Getting a first credit card is an exciting experience. Having access to credit allows you to buy the things you want – and pay for them later. What’s not to love? Before you go on a spending spree, however, make sure to learn these five tips for using your first credit card.
Always Keep a Budget
Rule number one with any credit card is knowing your budget – and sticking to it.
Credit cards have two significant appeals: the ability to pay later and the chance to earn rewards. Because of these features, it is easy to fall into the trap of overspending and getting into unnecessary debt.
Before you use your first credit card, understand what you can afford to spend. Most financial experts suggest budgeting with the 50/30/20 method:
- 50% of take-home pay towards housing, groceries, and utilities
- 30% of take-home pay for everyday spending and non-essentials
- 20% of take-home pay for savings
Using budgeting techniques is a great way to prevent becoming overwhelmed by spiraling credit card bills and debt.
Keep Your Credit Utilization Low
Credit utilization is a term referring to how much of your available credit you use. Credit utilization is also a critical factor in what makes up a FICO credit score.
At 30% in weight, credit utilization is the second most important factor in a FICO Score, after payment history. Keeping credit use below 30% is necessary for maintaining and building a good credit score. Those hoping to boost their score even faster should aim for a credit utilization rate of 10% or lower.
Pay Your Bill in Full Every Month
Paying your credit card statement in full every month is an essential part of responsible credit use. When you pay your entire statement balance, you set yourself up for financial success.
When a cardholder makes the minimum payment only, interest quickly adds up – especially if the remaining balance is large. Most people who receive their first credit card shouldn’t expect a low APR. Instead, most first-time credit cardholders can anticipate a purchase APR in the 18% to 25% range.
Even the best interest rates, however, are far higher than you can expect with a personal loan. The takeaway? Pay your bill in full every month – otherwise, anticipate interest to pile up quickly. Keep in mind, however, that you don’t have to pay your entire statement balance in one go. You can divide the payment into chunks throughout the billing period – as long as you pay it off before the due date – so that it’s easier for you while you cover other costs.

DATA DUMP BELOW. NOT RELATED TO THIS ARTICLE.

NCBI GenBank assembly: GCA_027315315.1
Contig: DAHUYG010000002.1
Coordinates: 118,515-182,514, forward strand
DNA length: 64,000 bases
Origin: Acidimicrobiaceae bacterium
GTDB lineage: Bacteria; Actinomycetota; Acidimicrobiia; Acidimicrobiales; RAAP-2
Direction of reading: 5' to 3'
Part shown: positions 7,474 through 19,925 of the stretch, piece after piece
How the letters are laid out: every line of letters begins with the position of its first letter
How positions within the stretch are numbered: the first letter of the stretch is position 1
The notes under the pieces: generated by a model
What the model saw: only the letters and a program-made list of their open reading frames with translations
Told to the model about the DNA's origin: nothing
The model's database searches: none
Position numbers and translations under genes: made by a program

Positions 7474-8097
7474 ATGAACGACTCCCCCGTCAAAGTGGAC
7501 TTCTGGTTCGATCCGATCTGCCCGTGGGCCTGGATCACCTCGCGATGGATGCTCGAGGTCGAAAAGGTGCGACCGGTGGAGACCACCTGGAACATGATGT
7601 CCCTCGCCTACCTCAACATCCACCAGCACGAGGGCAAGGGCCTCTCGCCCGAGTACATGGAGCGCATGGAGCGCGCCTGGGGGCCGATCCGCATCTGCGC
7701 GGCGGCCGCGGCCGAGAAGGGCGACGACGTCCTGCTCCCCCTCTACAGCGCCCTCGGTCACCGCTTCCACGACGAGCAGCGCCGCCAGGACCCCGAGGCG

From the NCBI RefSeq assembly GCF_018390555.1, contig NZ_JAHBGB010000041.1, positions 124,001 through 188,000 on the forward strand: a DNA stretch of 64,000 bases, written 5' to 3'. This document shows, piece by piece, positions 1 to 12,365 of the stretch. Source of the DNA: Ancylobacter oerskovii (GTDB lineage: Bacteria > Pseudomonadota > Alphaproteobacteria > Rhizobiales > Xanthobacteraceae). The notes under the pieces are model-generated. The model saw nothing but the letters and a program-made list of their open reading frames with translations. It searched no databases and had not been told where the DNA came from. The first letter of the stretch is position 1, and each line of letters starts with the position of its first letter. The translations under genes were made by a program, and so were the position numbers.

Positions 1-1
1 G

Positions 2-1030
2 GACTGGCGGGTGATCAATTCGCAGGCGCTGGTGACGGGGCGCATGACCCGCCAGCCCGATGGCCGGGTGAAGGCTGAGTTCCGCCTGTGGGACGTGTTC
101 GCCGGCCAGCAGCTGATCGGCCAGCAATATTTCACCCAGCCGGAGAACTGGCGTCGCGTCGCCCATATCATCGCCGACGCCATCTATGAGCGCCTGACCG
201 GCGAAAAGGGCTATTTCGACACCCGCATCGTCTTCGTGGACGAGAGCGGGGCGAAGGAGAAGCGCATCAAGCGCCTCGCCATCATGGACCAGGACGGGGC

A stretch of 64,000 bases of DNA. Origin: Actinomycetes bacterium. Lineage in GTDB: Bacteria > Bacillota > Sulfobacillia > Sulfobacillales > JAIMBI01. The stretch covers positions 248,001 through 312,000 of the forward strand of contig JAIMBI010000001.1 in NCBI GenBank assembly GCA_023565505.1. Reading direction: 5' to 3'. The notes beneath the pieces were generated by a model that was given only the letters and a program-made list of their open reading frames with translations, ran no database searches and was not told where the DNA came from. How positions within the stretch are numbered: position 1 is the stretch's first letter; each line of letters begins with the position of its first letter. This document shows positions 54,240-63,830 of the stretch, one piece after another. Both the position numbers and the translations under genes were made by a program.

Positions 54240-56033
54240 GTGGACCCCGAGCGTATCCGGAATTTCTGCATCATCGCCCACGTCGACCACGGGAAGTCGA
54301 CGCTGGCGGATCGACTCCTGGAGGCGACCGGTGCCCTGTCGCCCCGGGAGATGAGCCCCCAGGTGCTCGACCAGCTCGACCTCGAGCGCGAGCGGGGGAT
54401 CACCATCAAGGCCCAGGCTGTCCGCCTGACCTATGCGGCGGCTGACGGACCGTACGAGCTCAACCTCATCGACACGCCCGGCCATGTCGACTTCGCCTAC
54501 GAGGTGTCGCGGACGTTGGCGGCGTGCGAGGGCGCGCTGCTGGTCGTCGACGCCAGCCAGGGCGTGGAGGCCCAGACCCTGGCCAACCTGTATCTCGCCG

Set Up Autopay
Automatic payments are the easiest way to ensure you pay your bill on time each month. Payment history makes up 35% of a FICO Score – and even one missed payment can damage your credit and remain on your credit report for up to seven years.
Putting your credit card bills on autopay is the easiest way to achieve these goals and give yourself the peace of mind that everything is under control. Autopay is a near-universal feature with credit cards, meaning this option is a no-brainer and available on most first-time cards.
Don’t Forget About Fees
Most consumers pay attention to things like interest rates on purchases, annual fees, and rewards points earning rates. Unfortunately, many ignore other numbers – namely, fees.
Credit cards have a whole host of fees and charges, including late payment fees, cash advance fees, balance transfer fees, and foreign transaction fees. These might seem small on their own, but they can quickly build up. Perhaps the most dangerous of these charges are those for cash advances. Cash advances can provide access to funds when you need them most but come with fees and high interest charges. As such, they’re not recommended unless you have no alternative.
First Credit Card Tips: Summing It Up
Getting your first credit card is exciting, and it’s a great first step towards building up a long and exemplary financial profile. However, it’s easy to fall victim to rookie mistakes and ongoing slip-ups – like those mentioned above. Make it a habit to keep these in mind to ensure that you’re setting yourself up for success. As long as you’re disciplined and realistic about what you can do with your credit card, you’ll have a convenient and satisfying way to purchase the things you need and want.
Related Article: Must-Break Bad Habits of Credit Card Users with Poor Credit
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